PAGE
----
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Growing Your Audience: Reaching Kids Online with Digital Museum Educational Resources


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Museums’ traditional education outreach philosophies center on direct contact with teachers: one teacher will impact many students. The success of this model, however, relies heavily on the teachers' discovery of your content and their ability to manipulate it into their district or state-controlled curricula. As technology lowers the barriers to direct outreach, the opportunity exists for museums to transform their formal educational resources into informal digital educational experiences for kids directly, in the school or at home.

Smithsonian in Your Classroom (SIYC), reaches more than 80,000 schools twice a year. The session presents a case study illustrating a kid-centric reinvention of the SIYC publication. The process of creating both print and interactive game/simulation will be discussed. Participants will see that the challenge is not one of digitization of the existing lesson plans, but the transformation of the educational content from a teacher-led classroom group activity to a more personalized self-directed online.

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Growing Your Audience: Reaching Kids Online with Digital Museum Educational Resources

  1. 1. Growing Your Audience: Reaching Kids Online with Museum Educational Resources Darren Milligan Smithsonian Center for Education and Museum Studies MCN2010 October 29, 2010
  2. 2. Knowledge Begins in Wonder
  3. 3. Part 1 – Smithsonian in Your Classroom Magazine
  4. 4. “WHAT IS THE INTERNET? Today's Internet, in a physical sense, is a collection of sixty thousand linked computer networks that connect more than thirty million people. This system provides a platform for people worldwide to share information. When you connect to the Internet, you become part of a diverse electronic community rich in educational resources.”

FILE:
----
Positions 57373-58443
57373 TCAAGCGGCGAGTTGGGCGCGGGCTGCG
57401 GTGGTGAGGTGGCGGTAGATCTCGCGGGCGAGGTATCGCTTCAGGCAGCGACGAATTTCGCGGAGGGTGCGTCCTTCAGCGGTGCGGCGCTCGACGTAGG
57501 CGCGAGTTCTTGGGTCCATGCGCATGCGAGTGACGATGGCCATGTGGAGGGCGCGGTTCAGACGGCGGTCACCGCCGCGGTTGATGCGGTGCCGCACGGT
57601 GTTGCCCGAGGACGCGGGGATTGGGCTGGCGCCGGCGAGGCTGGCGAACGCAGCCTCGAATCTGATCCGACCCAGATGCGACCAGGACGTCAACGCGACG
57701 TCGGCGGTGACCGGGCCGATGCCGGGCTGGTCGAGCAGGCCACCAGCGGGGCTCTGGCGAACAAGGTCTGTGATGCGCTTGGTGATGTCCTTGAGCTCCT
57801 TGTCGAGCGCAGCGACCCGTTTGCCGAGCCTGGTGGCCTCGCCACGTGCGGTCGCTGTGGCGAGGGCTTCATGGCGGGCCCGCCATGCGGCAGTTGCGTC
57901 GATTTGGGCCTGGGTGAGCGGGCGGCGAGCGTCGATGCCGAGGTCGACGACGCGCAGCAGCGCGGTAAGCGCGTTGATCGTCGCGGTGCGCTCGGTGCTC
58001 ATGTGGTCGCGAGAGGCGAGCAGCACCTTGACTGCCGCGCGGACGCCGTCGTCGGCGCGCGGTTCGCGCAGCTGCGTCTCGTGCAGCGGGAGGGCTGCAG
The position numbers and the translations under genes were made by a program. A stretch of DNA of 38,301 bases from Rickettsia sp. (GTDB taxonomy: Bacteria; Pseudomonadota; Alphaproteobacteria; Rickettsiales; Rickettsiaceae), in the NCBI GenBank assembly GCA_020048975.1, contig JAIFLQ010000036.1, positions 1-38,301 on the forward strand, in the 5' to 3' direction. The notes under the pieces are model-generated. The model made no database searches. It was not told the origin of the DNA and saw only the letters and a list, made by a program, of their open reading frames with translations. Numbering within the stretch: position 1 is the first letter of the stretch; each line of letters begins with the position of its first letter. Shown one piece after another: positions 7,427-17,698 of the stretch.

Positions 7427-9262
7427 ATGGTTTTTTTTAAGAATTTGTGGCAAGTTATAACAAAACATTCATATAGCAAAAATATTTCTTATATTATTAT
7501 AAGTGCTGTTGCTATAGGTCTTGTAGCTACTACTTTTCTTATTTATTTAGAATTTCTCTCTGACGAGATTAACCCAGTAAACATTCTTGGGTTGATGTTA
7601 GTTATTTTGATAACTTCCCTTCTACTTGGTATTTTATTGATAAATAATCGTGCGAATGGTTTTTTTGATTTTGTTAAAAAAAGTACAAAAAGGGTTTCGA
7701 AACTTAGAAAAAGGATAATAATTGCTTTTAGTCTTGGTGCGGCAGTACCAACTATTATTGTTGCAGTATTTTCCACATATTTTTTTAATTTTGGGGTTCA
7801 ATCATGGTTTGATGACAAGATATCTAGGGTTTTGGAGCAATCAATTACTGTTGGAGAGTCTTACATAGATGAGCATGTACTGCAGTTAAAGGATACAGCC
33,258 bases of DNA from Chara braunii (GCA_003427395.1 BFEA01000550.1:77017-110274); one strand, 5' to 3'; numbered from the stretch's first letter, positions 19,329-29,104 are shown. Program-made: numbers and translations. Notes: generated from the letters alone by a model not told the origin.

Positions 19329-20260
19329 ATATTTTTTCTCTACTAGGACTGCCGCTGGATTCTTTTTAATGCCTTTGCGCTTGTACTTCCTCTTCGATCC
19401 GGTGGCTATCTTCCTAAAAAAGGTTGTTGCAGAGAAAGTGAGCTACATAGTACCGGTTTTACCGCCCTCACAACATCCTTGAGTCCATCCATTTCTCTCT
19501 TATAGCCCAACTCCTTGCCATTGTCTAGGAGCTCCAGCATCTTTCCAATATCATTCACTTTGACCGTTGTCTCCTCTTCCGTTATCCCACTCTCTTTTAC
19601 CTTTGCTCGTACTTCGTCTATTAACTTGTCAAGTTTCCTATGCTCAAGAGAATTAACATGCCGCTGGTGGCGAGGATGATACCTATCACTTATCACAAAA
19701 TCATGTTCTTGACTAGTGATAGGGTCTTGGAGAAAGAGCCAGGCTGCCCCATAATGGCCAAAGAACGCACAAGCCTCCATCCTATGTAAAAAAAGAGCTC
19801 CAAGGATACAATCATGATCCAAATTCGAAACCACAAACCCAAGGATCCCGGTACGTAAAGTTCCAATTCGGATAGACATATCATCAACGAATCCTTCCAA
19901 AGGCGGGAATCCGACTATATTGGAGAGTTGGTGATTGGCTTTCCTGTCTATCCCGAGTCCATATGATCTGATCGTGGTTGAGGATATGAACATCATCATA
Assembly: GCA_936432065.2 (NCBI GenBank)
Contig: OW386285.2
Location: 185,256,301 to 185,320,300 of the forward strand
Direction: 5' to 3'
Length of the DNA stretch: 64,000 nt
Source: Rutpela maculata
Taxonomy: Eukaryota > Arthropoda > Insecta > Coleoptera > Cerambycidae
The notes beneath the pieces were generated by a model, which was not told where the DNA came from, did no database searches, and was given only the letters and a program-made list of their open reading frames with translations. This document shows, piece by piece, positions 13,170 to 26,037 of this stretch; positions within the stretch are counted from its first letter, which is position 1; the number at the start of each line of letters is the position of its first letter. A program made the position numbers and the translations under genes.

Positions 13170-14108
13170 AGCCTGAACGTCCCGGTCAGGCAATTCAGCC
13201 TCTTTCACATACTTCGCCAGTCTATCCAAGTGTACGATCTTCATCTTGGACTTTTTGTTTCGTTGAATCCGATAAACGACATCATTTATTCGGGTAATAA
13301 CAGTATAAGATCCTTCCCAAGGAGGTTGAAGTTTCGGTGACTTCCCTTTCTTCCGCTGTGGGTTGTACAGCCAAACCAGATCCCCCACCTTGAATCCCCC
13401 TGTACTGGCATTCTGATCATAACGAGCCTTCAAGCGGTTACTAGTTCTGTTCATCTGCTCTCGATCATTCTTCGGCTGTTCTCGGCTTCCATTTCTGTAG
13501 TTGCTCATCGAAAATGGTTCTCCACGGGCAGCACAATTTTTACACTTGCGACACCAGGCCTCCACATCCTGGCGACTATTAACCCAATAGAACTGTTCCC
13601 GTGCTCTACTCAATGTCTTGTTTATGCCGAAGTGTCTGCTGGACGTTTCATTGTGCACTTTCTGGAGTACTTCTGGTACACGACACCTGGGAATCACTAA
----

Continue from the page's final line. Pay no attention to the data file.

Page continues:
5. 5. Part 2 – Smithsonian IdeaLab
  6. 6. Let’s Check It Out!
  7. 7. Part 3 – Opportunities, Challenges, Mistakes (your choice)
  8. 8. Image by Flickr user eurleif, used under a Creative Commons Attribution-ShareAlike 2.0 Generic License
  9. 9. Image by Flickr user Extra Ketchup, used under a Creative Commons Attribution-ShareAlike 2.0 Generic License
  10. 10. Knowledge Begins in Wonder
  11. 11. Portrait of Samuel Pierpont Langley Smithsonian Institution Archives, Record Unit 95, Box 15, Folder 8, 2002-12174.jpg
  12. 12. Children's Room in the South Tower of the Smithsonian Institution. Smithsonian Institution Archives Record Unit 95 Box 41 Folder 8
  13. 13. “We have ambitious plans to use new technologies to reach new audiences. … We have much to offer students and teachers in art, science, history, education, and culture. We want to give learners of all ages access to America’s treasures and our creative experts who bring them to life” –G. Wayne Clough
  14. 14. Photograph by Eric Long, Smithsonian Institution
  15. 15. Richard Nixon Library, Nixon White House Photographs, compiled 01/20/1969 - 08/09/1974. National Archives and Records Administration, Local Identifier NLRN-WHPO-C5385- 12A The Creation of Sesame Street: “There are pivotal moments in history when technology, national challenges and educational opportunities come together and something amazing happens.” -Claudine Brown, Director of Education, Smithsonian Institution
  16. 16. Thank you. Darren Milligan @darrenmilligan @smithsonianedu